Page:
Back in May 2016 I posted a blog (Be Prepared – Data Breach Notification Laws are Changing), which covered how data breach notification laws were evolving. At that time the state of Tennessee amended its law, becoming the first state in the nation to require notification of any data breach, whether the information is encrypted or not. I also predicted that state laws would most likely become stricter in the not too distant future…
On January 1, 2017, the state of California’s amended breach notification law will go into effect. Notification will be required for events where encrypted Personally Identifiable Information (PII) of California residents are breached. Prior to this amendment, California breach notification law only demanded notification if the impacted data was un-encrypted and was acquired by an unauthorized third party.
What is data encryption?
Data encryption translates data into another form, or code, so that only people with access to a secret key (formally called a decryption key) or password can read it. Encrypted data is commonly referred to as cipher text, while un-encrypted data is called plaintext. Currently, encryption is one of the most popular and effective data security methods used by organizations.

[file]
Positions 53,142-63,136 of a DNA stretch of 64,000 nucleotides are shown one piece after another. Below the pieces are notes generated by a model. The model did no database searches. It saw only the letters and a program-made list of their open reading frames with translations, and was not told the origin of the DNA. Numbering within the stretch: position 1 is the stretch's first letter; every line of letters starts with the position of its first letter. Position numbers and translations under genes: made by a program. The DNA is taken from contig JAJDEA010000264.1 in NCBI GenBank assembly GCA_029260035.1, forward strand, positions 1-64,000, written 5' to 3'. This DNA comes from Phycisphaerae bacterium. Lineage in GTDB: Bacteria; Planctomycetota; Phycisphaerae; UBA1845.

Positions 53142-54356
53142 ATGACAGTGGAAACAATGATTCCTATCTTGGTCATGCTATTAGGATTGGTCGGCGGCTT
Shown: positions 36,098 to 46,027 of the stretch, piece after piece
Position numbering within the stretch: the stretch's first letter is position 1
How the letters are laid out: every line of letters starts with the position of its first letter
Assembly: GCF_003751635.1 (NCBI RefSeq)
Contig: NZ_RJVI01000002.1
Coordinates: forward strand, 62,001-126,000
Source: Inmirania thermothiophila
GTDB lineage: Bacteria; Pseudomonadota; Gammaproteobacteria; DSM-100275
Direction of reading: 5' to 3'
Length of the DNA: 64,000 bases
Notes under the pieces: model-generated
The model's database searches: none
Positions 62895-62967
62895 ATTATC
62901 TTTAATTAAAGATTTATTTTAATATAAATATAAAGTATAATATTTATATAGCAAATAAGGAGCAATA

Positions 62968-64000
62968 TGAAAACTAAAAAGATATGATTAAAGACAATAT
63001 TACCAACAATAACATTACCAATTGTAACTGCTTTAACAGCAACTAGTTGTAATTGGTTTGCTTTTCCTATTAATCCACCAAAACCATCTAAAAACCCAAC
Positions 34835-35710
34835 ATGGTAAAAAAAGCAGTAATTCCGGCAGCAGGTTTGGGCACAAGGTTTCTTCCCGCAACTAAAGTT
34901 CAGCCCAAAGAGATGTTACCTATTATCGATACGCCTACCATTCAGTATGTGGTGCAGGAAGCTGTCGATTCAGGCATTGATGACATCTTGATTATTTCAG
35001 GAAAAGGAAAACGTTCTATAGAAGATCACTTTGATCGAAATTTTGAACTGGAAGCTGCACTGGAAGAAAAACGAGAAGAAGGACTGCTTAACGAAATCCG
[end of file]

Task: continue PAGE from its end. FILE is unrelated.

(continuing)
California Assembly member Ed Chau, author of the state’s consumer protection bill AB 2828 stated, “In an effort to protect consumers after a data breach, AB 2828 requires businesses and government agencies to notify affected consumers where encrypted personal information is disclosed and there is a reasonable belief that encryption keys or security credentials were also compromised and could render the breached information readable or usable,” Chau stated on his website. “This bill will allow victims to take the necessary steps to protect themselves from fraud and identity theft before the data is used or sold by the hackers.”
We’ll most likely see other states adopt the same types of amendments to their breach notification laws in the near future, forcing companies to respond appropriately and in a timely fashion. To prepare for these coming changes, it is critical for organizations to:
- Understand and keep apprised of their state’s breach notification requirements
- Incorporate breach notification into their Incident Response/Crisis Management plans
- Ensure that their cyber liability insurance covers breach notification expenses
Failure to provide proper notification in accordance with the law will yield regulatory penalties and brand reputation damage that has the potential to be more costly than any fines.
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